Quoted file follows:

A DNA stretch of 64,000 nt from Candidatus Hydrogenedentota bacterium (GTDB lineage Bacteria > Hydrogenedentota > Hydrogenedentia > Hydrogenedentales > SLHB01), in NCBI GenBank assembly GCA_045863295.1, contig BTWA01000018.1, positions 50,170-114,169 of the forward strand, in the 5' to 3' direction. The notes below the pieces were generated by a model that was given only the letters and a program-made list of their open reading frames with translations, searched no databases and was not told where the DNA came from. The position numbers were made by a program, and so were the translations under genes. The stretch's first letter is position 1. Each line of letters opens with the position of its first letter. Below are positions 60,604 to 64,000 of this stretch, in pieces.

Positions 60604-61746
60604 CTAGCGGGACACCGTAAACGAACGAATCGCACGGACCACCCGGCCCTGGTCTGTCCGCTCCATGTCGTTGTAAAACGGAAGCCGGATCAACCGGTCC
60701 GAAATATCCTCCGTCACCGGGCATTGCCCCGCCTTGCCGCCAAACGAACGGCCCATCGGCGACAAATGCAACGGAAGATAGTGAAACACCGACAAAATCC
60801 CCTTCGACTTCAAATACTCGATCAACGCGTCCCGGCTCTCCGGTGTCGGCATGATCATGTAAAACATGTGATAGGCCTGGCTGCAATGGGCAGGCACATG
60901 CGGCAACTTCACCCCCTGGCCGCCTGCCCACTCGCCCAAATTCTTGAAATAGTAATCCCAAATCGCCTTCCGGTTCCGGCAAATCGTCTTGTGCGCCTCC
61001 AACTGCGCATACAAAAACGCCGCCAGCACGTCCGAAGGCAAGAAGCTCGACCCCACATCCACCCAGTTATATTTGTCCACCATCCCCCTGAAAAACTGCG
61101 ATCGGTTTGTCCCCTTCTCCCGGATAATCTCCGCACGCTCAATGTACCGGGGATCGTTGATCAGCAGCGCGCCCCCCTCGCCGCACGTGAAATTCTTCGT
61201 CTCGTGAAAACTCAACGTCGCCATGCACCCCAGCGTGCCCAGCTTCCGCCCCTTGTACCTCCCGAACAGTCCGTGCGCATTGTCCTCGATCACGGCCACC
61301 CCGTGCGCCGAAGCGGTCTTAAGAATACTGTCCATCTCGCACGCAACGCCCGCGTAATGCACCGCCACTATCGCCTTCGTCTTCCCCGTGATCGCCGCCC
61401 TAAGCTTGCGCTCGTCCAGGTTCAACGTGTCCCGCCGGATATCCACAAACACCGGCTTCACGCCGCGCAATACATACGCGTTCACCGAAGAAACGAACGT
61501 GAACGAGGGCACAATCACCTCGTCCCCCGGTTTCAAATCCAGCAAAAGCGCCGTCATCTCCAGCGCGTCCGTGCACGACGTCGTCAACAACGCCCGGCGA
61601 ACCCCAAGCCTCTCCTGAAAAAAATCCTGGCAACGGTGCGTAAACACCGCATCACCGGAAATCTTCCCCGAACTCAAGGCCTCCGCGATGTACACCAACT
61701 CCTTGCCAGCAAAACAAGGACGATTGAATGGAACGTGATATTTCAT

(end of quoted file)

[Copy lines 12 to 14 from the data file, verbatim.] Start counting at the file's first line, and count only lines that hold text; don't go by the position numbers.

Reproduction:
61501 GAACGAGGGCACAATCACCTCGTCCCCCGGTTTCAAATCCAGCAAAAGCGCCGTCATCTCCAGCGCGTCCGTGCACGACGTCGTCAACAACGCCCGGCGA
61601 ACCCCAAGCCTCTCCTGAAAAAAATCCTGGCAACGGTGCGTAAACACCGCATCACCGGAAATCTTCCCCGAACTCAAGGCCTCCGCGATGTACACCAACT
61701 CCTTGCCAGCAAAACAAGGACGATTGAATGGAACGTGATATTTCAT